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Is protectionism impacting global trade?

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At the end of this month, the United States – Mexico – Canada Agreement (USMCA) turns three. It hasn’t been in place that long, but it was agreed to in 2018. One prominent voice in the Canadian Ag sector says it is by no means perfect, but it is better than other agreements they have. That Federal-level protectionism is hurting trade negotiations, and it isn’t just happening in the United States. One of the worst offenders is a group of countries across the Atlantic.

Cam Dahl was the founder of Cereals Canada and is now the General Manager of the Canadian Pork Council. He says that governments are becoming much more involved with every aspect of trade deals. It is no longer about signing deals and letting industry find its balance. These governments are becoming very protective.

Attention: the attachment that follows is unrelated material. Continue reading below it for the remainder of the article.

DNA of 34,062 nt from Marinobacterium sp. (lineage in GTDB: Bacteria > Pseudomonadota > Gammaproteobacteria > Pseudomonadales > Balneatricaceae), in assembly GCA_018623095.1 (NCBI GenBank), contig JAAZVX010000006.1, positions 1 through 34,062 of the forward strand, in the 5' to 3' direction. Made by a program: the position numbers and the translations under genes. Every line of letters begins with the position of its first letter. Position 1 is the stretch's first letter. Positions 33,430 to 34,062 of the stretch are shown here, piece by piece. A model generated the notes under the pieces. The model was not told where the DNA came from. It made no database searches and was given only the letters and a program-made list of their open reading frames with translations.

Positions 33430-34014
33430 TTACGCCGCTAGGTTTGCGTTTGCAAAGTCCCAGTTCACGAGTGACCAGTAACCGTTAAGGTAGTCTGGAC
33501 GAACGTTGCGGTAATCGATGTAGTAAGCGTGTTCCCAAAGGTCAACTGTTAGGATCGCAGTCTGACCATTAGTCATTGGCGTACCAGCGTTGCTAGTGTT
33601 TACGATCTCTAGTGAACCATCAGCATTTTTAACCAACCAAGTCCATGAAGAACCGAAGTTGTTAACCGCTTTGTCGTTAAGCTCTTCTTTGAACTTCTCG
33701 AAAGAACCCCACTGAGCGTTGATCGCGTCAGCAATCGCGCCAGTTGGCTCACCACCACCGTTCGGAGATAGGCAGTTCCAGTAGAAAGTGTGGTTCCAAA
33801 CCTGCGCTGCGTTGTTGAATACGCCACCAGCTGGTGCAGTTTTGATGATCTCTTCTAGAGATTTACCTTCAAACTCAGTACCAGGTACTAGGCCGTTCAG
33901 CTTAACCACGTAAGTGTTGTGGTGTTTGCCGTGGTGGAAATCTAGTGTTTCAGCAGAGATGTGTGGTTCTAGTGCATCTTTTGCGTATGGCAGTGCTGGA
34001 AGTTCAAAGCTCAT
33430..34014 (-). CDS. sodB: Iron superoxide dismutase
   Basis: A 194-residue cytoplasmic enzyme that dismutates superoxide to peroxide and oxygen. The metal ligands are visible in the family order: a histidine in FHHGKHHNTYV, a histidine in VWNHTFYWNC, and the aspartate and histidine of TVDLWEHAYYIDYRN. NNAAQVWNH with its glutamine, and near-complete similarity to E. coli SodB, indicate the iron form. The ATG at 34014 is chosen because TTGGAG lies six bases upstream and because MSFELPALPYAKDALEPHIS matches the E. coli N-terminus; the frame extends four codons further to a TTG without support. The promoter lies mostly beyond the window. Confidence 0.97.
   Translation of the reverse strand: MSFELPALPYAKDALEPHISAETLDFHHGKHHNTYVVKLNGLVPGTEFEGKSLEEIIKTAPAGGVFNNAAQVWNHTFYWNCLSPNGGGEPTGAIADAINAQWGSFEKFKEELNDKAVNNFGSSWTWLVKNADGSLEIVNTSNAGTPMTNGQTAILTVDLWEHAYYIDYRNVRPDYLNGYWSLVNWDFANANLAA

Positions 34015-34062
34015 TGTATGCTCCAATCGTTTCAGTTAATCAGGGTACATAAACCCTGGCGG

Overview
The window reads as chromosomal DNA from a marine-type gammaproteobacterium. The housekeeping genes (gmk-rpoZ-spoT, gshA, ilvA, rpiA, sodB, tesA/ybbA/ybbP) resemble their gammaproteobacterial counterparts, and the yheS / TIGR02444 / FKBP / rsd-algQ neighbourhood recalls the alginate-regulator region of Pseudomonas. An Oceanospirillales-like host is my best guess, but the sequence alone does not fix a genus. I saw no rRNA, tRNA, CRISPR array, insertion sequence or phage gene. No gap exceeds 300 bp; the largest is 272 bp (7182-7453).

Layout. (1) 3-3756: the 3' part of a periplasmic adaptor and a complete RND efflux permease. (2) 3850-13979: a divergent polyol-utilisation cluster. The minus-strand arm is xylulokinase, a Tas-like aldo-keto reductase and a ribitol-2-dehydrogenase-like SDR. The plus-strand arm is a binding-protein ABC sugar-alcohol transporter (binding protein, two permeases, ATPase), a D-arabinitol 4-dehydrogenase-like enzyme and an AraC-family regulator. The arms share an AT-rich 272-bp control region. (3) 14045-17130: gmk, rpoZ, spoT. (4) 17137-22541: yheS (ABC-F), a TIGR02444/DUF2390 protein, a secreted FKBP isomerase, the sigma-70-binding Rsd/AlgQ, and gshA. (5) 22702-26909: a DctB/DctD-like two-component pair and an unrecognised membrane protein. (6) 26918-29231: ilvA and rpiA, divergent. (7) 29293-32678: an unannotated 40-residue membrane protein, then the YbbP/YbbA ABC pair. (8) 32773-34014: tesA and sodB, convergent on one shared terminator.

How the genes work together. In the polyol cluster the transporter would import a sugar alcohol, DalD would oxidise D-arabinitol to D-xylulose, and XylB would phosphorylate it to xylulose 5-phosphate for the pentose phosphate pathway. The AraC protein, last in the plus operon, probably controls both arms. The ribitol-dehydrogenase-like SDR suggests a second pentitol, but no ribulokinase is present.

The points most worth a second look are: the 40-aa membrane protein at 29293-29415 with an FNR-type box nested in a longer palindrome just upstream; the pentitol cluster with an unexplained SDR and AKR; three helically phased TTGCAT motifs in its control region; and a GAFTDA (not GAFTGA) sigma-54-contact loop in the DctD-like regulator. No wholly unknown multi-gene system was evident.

Dahl says that he is by no means anti-USMCA. He says it was mainly a much-needed update to the old North American Free-Trade Agreement (NAFTA). He adds that the agreement was very sound and workable. He adds it is the closest thing to Free-Trade that we can expect.

Dahl cites his displeasure with Canada’s other major trade agreement partner, the European Union. He says their protectionism is hurting global trade. He adds that the points of contention are not over major issues, but rather petty ones that give them a right to keep anyone else’s products out of their confederation. These protectionist stances have long been the sticking point for the U.S. to negotiate a solid deal with the EU. Dahl says their tactics are hurting Canadian farmers. Something we don’t want to happen to the United States’ Ag sector.

Their CETA agreement has been in place for more than five years.